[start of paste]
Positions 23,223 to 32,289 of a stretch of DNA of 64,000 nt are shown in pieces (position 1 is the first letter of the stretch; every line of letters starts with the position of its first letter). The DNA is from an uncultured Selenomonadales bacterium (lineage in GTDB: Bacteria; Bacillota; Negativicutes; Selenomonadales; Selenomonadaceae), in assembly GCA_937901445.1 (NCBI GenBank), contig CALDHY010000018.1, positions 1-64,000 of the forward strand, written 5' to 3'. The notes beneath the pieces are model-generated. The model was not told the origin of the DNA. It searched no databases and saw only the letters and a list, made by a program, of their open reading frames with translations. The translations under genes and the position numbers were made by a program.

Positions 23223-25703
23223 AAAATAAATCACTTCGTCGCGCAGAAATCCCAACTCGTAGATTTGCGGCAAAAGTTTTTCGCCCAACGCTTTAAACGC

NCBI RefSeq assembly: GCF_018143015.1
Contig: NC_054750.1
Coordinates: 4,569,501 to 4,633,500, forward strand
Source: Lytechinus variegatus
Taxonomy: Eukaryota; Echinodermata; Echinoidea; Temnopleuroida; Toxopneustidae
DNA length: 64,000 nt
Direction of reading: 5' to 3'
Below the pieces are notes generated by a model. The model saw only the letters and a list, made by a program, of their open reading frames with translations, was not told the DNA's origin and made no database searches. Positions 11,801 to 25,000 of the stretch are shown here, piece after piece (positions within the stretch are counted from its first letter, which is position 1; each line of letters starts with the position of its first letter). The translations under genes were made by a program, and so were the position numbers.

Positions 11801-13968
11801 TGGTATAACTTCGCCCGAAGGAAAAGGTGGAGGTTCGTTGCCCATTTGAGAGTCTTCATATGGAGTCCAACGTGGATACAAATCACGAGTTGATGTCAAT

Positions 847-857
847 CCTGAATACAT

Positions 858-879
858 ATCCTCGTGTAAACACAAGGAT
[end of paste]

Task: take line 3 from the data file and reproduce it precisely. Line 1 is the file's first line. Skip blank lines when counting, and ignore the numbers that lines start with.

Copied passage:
23223 AAAATAAATCACTTCGTCGCGCAGAAATCCCAACTCGTAGATTTGCGGCAAAAGTTTTTCGCCCAACGCTTTAAACGC